The Independent Electoral Commission (IEC) informed the media during a press briefing held at the Mondior Summit on Friday that it had prepared “earnestly” for the upcoming general elections due in October this year.
The secretary of the IEC, Gabriel Seeletso, said that since the last general elections in 2004, the IEC started to prepare for the 2009 elections.
He said an evaluation exercise for the 2004 elections was conducted and recommendations were, thereafter, established in seeking improvement in the electoral process and the legal framework.
Some of the recommendations he mentioned included the amendment of the Electoral Act, which he said led to 15 sections being affected.
Seeletso said that after the last election, the commission intensified civic and voter education through visits to schools, road shows, kgotla meetings and workshops for the various stakeholders.
He said that the commission set itself a target of 650 000 voters at the time of going to the polls in 2009 as a way to measure its performance and education interventions.
Over 723 617 voters were registered, excluding externally registered voters, an 11% excess of its target and also exceeding the 2004 total by close to 31%.
The 2007 General voter registration exercise for the 2009 elections conducted between 2nd and 22nd October registered 347 513 voters. Two thousand two hundred and eighty-eight polling stations across the country were used, along with 26 external polling stations located in countries where Botswana has Embassies or consular Missions.
Seeletso said that the three supplementary registration exercises that followed the 2007 exercise held between August 2008 and June 5 2009 saw 376 104 voters registering.
Of the registered voters, 403 056 are reported to be female, 320 561 male and youth between 18 and 29 years at 243 833 reportedly registered in larger numbers compared to the last election year. The external registration is said to have recorded 1641 voters.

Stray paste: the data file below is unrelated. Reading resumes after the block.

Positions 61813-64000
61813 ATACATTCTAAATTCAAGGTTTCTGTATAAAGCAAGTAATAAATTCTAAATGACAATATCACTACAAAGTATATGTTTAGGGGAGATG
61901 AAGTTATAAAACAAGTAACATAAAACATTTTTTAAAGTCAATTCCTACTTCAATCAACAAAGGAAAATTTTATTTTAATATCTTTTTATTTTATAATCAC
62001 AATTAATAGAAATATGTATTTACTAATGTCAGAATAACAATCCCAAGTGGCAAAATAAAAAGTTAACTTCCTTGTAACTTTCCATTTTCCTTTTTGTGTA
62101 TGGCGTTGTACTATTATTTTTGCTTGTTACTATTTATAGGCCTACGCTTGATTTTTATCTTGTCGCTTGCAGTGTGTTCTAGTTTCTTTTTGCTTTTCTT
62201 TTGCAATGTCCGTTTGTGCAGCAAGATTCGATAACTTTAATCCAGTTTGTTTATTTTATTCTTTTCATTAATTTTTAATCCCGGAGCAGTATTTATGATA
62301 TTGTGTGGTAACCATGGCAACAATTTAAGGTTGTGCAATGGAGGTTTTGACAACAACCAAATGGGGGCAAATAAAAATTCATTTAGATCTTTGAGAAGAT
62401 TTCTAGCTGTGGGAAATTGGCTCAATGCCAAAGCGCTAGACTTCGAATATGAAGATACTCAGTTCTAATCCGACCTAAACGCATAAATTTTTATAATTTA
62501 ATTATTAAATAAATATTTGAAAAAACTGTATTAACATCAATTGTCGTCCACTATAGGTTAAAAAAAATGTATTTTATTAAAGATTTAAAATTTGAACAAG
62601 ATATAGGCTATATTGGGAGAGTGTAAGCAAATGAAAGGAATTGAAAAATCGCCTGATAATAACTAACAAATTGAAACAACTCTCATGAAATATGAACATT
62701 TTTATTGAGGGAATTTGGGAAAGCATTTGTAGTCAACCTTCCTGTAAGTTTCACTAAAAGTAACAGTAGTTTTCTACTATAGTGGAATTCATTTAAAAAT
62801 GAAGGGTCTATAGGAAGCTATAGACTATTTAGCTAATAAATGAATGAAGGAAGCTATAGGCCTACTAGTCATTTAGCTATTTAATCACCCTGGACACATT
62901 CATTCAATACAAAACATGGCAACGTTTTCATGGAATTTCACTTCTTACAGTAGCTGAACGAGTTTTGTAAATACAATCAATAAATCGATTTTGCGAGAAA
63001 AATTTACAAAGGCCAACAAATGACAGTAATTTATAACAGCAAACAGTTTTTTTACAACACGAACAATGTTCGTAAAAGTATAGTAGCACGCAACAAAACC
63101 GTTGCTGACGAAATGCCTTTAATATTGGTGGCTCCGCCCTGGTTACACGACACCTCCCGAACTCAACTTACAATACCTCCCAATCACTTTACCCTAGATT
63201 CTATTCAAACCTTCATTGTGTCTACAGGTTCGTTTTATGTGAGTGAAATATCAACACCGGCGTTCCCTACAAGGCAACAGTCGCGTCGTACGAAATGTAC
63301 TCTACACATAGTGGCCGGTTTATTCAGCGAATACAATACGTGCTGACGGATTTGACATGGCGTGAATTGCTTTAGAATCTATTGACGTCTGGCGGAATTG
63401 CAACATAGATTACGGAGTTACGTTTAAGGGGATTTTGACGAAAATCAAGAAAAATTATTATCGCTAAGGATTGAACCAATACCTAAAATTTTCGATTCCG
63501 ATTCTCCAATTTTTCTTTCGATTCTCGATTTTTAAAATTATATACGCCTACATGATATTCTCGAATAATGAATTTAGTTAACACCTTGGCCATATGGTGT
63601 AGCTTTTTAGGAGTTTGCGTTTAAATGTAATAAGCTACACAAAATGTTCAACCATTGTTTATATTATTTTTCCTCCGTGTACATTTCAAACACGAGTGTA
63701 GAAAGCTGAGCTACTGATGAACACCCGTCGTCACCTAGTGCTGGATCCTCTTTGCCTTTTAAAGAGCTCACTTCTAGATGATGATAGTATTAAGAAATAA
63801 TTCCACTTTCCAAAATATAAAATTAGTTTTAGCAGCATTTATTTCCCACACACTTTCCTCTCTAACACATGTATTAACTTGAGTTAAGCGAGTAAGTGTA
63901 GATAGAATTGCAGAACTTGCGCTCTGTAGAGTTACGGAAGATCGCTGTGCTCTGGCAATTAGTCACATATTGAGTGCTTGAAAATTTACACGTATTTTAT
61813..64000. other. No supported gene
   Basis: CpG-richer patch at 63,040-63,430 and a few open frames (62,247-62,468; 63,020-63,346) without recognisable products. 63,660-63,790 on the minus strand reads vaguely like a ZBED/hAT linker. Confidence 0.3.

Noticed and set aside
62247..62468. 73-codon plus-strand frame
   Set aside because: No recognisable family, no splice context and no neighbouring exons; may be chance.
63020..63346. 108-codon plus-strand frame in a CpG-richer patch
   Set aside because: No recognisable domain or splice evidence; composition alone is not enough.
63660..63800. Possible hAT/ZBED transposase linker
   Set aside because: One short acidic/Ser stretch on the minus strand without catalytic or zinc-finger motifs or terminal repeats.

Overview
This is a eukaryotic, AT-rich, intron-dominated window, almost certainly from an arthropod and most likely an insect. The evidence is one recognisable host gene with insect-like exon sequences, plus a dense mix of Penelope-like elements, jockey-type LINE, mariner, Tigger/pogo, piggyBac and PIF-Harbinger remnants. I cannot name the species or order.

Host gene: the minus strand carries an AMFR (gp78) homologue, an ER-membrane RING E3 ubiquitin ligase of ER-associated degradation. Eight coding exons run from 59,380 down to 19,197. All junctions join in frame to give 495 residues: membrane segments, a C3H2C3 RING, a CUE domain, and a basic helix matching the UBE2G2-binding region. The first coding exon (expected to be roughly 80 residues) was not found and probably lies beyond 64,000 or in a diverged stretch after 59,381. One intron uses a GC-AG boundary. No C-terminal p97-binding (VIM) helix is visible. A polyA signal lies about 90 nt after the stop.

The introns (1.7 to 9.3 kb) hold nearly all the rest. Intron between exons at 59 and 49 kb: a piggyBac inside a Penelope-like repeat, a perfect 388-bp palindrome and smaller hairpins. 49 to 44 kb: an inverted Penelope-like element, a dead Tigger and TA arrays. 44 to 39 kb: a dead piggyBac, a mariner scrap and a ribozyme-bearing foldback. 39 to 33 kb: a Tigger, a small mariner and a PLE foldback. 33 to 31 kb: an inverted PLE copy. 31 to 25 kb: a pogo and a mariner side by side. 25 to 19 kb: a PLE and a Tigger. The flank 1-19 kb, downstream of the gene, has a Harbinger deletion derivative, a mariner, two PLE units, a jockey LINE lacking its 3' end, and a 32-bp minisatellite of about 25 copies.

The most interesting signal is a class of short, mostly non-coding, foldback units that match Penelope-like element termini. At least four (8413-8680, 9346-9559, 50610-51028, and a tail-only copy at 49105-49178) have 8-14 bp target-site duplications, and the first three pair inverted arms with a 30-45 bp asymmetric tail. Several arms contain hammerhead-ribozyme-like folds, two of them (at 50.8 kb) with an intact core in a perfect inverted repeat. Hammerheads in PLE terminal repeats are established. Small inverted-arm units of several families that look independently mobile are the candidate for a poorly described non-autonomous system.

He also mentioned that at the beginning of the year, the commission held over 50 meetings with prospective candidates and their campaign managers to sensitize them on the requirement of the law. The meetings were followed by 6 training workshops conducted for domestic observers to share with them requirements of the law on election observation.
Seeletso also said that recruitment of election officers was started in July 2009 and the final recruitment is expected to be concluded by end of September.
He told the Sunday Standard that material for the production of ballot papers had been secured and that they are ready for production.
“The production of ballot papers will commence after nomination of candidates for inclusion of all political parties and independent candidates’ symbols in respective arrears where they will contest the election.”
On being asked what the commission will do to curb voter trafficking, Seeletso said that it was upon Batswana to report anyone who registers in a constituency not belonging to them. He said that individuals should be responsible and know their stand as to where they should cast their votes.
He said that any person caught cheating would be punished as per the law, adding that they had noticed that much voter trafficking had been noted to happen more during transfers than during registration.
“A lot of people easily lie during transfers. They can easily say they have been transferred to another place and would prefer to cast their vote there, just because they want to vote where they know someone,” he said.
He also said no special requirements had been put in place for the elderly or expectant mothers and will solely rely on Batswana to practice the principle of Botho and the Vision 2016 pillar of “a compassionate and caring nation”.